Top 10 Games of 2019 – It Has a Little Something For Everyone

This is a smörgåsbord if ever there was one. While it’s not the most impressive year of the decade, just about everybody got something out of 2019; even gamers from the ’90s were represented with two remakes from that era, Resident Evil 2 and The Legend of Zelda: Link’s Awakening. 2019 was truly the Golden Corral in gaming.

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10. Katana Zero

“You’d be hard-pressed to find an individual component of Katana Zero that is totally unique, but it blends visceral swordplay and twitch platforming with a sort of anarchic spirit that defined the decade of indie game development. It makes the perfect bookend to the original Hotline Miami, a deliriously presented reflex tester with a pulsating soundtrack and provocative story to boot. It is subversive and no doubt skeptical of the moral escapism most video games provide but is above all else incredibly fun to play. Strategy must be quickly deployed but is integral to your success in the game, your character dying from one hit just like everybody else. It is perfectly equipped for speed runs and launches you back into its action so quickly that risky decision-making is encouraged. Katana Zero sustains its incredibly tight control system across a six-hour campaign packed with combat and platforming variety. The promise of a follow-up is much anticipated.” – Zack Kauz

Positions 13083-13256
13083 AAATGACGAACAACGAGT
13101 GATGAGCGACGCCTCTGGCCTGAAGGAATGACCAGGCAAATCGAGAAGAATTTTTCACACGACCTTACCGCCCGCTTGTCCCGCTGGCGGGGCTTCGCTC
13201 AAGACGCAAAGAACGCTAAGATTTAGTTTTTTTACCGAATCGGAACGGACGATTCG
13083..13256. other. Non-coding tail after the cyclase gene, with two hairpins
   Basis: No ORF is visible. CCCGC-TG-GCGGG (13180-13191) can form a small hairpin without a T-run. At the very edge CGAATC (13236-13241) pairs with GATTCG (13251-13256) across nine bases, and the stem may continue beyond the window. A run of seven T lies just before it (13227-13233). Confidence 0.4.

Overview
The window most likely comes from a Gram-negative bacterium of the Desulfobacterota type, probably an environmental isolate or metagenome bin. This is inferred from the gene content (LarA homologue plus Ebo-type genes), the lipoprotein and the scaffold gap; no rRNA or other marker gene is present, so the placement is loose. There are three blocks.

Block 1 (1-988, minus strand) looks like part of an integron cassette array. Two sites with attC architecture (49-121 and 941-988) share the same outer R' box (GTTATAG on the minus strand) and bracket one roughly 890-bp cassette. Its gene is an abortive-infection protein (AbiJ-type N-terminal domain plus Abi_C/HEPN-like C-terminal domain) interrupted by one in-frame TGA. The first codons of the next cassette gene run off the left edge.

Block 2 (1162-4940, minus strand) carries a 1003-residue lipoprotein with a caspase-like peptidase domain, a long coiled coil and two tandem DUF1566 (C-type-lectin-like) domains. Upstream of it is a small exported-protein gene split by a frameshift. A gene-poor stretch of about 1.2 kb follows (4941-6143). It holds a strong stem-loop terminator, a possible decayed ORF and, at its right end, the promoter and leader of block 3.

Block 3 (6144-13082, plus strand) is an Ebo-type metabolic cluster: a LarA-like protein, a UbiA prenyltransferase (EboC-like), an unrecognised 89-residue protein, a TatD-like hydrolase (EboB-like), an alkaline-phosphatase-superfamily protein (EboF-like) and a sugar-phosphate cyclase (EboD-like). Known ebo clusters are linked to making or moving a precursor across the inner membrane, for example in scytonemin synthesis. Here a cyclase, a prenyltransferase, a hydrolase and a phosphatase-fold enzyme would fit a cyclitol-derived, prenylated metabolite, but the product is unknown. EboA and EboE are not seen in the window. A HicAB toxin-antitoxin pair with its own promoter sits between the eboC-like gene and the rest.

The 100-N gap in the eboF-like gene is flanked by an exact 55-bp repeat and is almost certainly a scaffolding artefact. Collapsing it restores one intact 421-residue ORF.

9. The Legend Zelda: Link’s Awakening Remake

“A whimsical remake of the most understated Zelda game, Link’s Awakening is classic adventure fare with some real heart. Quirky characters and hauntingly good music breathe such life into Koholint Island, and the quietly melancholic story continues to resonate. The modern facelift and quality of life improvements only serve to improve upon the original while opening the doors to a whole new crop of players who’ll no-doubt fall just as hard in love with this game as I did 25 years ago.” – Theo Durrant

8. The Outer Worlds

“It’s tough to count how many things The Outer Worlds does well. I think its biggest triumph is the density of the 30-hour experience. Compared to most modern open-world games, Obsidian put together a relatively short experience, but nearly every part of me had me invested. The combat is flashy but simple and straight-forward. In fact, this describes a lot of the game. Most games similar to The Outer Worlds do amazing work in some aspects and lack-luster work in others. However, Obsidian managed to take all of these aspects and do well with all of them. It’s one of few games I would consider truly complete.” – Brandon Pero

Promotional art for Super Mario Maker 2

7. Super Mario Maker 2

Super Mario Maker 2 is basically a huge content upgrade from the first game, but that’s okay. It’s exactly what the sequel needed to be, with better online functionality and more things to build with. The single-player mode is a nice distraction, but the real meat is reserved for those who want to design their own levels. There are still a bunch of joke levels online, but you’ll find some hidden gems that make wading through all the trash worth it.” – Nathanael Hueso

Sekiro: Shadows Die Twice Gameplay

6. Sekiro: Shadows Die Twice